Hanami, the Cherry Blossoms in Tokyo
Every year in Japan, the blossoming of the Sakura, the Japanese cherry trees, marks a sort of rebirth after the harsh winter months. This event is probably one of the most important in the Japanese calendar and people never fail to gather among family or friends, in order to admire the delicate white and pink flowers and of course, to enjoy some yakitori with a rather large sip of sake. This year, more than any other, this feeling of renewal is palpable everywhere. Last year, the Great East Japan Earthquake and Tsunami, and the nuclear disaster that they caused, had greatly undermined the festivities but one year later, people are now ready once again to enjoy the small pleasures of life such as Hanami. After a year of mourning and restrain, it is now considered alright to go out and elect in an innocent hedonism.
After a few weeks of bad weather, this particular weekend was not to be missed. All the newspapers and TV stations had warned us, Sunday the 8th of Mai would be the moment or never for the Tokyoites if they wanted to admire the Sakura in all their glory, for it is a very ephemeral pleasure. This fragile beauty contributes largely to the taste of the Japanese for these delicate, five petalled flowers that have become, since the Edo peiord, real symbols of the country.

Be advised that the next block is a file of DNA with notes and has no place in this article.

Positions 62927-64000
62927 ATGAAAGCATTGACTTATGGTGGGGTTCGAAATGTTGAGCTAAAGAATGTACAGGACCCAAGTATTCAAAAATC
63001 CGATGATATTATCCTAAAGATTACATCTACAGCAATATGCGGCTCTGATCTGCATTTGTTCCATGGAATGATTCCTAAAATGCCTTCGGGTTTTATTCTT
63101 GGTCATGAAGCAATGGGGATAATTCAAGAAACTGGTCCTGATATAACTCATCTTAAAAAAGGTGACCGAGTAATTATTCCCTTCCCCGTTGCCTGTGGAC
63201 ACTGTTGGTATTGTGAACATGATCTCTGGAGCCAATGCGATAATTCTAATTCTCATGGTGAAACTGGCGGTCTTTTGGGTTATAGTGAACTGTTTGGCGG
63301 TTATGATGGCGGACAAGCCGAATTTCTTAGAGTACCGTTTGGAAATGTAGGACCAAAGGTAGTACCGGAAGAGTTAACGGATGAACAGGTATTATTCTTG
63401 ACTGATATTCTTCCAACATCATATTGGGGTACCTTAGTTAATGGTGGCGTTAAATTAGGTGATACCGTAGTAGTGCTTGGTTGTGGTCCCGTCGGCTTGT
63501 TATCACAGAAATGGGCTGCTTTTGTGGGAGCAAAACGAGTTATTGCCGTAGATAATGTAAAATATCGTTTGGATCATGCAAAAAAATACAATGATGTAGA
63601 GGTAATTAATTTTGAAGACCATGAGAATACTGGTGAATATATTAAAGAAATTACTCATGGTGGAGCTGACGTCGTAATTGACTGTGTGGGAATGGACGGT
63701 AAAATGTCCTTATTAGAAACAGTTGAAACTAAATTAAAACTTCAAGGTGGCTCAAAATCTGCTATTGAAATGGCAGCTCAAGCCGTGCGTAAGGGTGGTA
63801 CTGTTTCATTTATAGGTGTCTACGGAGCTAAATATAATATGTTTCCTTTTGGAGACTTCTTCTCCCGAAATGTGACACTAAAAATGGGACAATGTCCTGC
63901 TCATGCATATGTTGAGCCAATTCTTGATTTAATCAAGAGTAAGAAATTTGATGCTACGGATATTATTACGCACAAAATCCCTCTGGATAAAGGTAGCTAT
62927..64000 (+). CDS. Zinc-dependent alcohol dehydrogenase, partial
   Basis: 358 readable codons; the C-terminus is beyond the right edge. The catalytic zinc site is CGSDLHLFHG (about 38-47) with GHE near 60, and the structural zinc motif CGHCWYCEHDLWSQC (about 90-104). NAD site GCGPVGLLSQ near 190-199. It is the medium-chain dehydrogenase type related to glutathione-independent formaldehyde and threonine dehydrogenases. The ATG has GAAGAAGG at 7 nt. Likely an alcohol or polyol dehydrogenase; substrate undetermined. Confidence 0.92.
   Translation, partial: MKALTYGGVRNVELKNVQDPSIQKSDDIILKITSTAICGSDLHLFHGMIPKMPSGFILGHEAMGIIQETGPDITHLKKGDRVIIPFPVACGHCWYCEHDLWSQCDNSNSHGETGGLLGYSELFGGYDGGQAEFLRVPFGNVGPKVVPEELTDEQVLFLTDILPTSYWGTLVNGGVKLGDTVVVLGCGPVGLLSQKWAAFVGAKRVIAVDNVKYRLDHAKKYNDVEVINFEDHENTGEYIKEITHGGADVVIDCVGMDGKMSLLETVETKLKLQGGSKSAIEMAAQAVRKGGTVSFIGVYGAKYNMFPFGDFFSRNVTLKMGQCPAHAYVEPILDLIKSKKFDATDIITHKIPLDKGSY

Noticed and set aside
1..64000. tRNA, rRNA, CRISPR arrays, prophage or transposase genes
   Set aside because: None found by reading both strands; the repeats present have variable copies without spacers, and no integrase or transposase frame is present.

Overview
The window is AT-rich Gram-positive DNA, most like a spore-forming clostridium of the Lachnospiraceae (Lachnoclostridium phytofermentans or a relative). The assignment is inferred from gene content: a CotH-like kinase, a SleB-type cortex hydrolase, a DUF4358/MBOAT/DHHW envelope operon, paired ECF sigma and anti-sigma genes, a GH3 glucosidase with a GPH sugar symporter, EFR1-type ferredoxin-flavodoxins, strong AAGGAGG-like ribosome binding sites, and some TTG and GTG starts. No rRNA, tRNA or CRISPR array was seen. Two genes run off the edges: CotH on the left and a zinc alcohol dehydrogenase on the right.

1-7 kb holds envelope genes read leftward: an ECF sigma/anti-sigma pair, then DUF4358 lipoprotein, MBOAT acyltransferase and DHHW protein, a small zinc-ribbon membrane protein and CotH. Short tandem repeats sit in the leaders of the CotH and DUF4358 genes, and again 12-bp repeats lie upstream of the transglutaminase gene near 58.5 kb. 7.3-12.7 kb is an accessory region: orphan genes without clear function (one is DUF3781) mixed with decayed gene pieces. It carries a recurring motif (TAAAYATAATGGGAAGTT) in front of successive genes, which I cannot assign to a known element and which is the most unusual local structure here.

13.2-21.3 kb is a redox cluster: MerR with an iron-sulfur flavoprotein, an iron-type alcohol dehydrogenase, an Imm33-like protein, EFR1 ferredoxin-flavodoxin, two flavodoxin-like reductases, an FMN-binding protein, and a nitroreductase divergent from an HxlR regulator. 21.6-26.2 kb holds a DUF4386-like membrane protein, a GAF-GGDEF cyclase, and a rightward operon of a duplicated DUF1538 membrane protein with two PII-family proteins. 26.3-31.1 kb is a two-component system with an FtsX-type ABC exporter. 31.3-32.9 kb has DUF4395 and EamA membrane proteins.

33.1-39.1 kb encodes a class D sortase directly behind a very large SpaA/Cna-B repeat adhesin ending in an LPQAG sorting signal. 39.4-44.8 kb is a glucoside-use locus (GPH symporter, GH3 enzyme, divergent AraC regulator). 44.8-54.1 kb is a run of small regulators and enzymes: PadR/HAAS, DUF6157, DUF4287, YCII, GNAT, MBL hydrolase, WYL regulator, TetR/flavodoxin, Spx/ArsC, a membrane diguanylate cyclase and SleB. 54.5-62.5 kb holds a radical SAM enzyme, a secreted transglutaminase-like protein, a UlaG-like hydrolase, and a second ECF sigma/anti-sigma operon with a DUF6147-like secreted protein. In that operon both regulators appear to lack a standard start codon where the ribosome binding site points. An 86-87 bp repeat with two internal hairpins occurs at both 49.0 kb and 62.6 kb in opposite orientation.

Since I recently moved to Yotsuya, I took this opportunity to go for a walk in the direction of the imperial palace, and then to Yasukuni shrine via the Nippon Budokan. This weekend was also the start of the academic year and a ceremony was being held at the Budokan for the new students of Tokyo University.
I tis only once I got to the Yasukuni sanctuary that the true festivities started. Numerous stands had been setup in the central alley that leads to the shrine and all of them had something tasty to sell, juicy yakitori, rich takoyaki and of course, fresh beer on tap. The atmosphere was very relaxed and casual, people were sharing foods and laughs while seating on straw mats or tables that had been judiciously placed near the stands.
Within the sanctuary, things were much quieter and cultural displays had been organized such as a traditional tea ceremony. The combination of white flowers and old wooden buidling was a wonder for the eye. They both seemed so complementary that one had to keep reminding oneself that this perfect symbiosis was far from usual, and that it would be only there to see for one or two weeks at most.
While petals are already starting to fall off, one tries to take in as much of this wonderful sight as possible, enough to wait until next year. Once this spectacle is over, and with it, the spring softness, the hot summer will take the relay, and bring its own brand of livelier and noisier Matsuri (festivals).